New study by EEF, the manufacturers’ organisation, and banking giant Santander, claims political uncertainty over the UK exit from the EU is the cause of a ‘wait and see’ approach. Tony McDonough reports
A significant number of manufacturers in the North West are holding back on investing in their businesses until they have more information about Brexit.
In a major study published on Monday by EEF, the manufacturers’ organisation, and banking giant Santander, companies are being impacted by the ongoing political uncertainty around the UK’s departure from the EU.
The study also reveals that the UK already lags behind its European counterparts in investment in machinery and robots, with a number of barriers at play including cost, uncertainty about returns and skills.
According to the EEF/Santander Annual Investment Monitor, while demand conditions should be spurring on investment just one third of companies say that Brexit has had no impact on their plans.
A similar proportion are only investing to satisfy current plans and waiting for clarity on any deal before investing further, while at the other end of the spectrum 13% of companies are holding off investment altogether until there is further clarity on a Brexit deal.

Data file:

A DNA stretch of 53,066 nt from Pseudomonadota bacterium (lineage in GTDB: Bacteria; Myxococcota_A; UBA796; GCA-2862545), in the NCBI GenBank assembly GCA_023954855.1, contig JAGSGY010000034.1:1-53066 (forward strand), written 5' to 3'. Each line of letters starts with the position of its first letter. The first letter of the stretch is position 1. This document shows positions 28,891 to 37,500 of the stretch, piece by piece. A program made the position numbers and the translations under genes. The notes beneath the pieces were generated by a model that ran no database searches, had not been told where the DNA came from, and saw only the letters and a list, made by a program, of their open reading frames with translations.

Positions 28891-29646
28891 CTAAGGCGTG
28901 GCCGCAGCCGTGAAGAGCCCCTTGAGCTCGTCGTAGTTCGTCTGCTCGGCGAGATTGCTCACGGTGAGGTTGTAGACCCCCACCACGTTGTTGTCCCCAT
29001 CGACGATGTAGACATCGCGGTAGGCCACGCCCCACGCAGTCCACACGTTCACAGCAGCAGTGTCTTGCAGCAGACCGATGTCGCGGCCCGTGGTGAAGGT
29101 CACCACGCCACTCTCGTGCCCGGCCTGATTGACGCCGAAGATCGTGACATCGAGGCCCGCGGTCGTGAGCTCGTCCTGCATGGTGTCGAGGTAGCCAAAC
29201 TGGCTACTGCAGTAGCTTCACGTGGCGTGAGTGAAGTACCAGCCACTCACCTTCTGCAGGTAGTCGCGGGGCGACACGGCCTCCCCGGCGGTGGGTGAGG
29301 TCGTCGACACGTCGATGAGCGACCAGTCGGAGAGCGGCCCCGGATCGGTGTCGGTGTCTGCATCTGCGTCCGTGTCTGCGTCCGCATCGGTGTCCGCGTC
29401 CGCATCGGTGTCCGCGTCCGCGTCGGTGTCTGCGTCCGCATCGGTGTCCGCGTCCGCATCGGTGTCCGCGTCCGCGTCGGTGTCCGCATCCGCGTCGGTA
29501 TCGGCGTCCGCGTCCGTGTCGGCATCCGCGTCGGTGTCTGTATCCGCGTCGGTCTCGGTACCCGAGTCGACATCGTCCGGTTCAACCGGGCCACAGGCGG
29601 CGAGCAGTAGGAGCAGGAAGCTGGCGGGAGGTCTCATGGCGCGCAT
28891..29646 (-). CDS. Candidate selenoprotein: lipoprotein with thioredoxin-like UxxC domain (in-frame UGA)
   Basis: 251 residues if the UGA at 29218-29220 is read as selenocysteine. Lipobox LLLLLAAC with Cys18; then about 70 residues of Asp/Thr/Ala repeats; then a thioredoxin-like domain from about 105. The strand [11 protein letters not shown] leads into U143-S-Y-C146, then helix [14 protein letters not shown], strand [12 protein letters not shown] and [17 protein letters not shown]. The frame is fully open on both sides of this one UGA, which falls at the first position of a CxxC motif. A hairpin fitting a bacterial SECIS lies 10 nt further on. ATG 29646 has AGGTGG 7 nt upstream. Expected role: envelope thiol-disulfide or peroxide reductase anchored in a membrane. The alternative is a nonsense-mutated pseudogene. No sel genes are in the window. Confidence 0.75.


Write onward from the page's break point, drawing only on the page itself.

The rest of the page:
Taken together this leaves the outlook for investment by manufacturers finely balanced with only a narrow majority expecting to be investing more on new equipment in the next two years.
While the reticence emanating from other parts of the global economy has diminished, the survey reflects increasing Brexit-related uncertainty.
Richard Halstead, membership engagement director for EEF in the North, said: “Manufacturers have navigated a panoply of demand-related challenges in recent years, which have taken a toll on the sector’s appetite and ability to invest.
“With global demand on the up conditions should be ripe for industry to make new investments in capacity and productivity enhancing technology.
“But Brexit means the future outlook for investment is not clear cut.
“Political uncertainty is adding to the hurdles of cost and lack of skills in holding back spending on automation technology.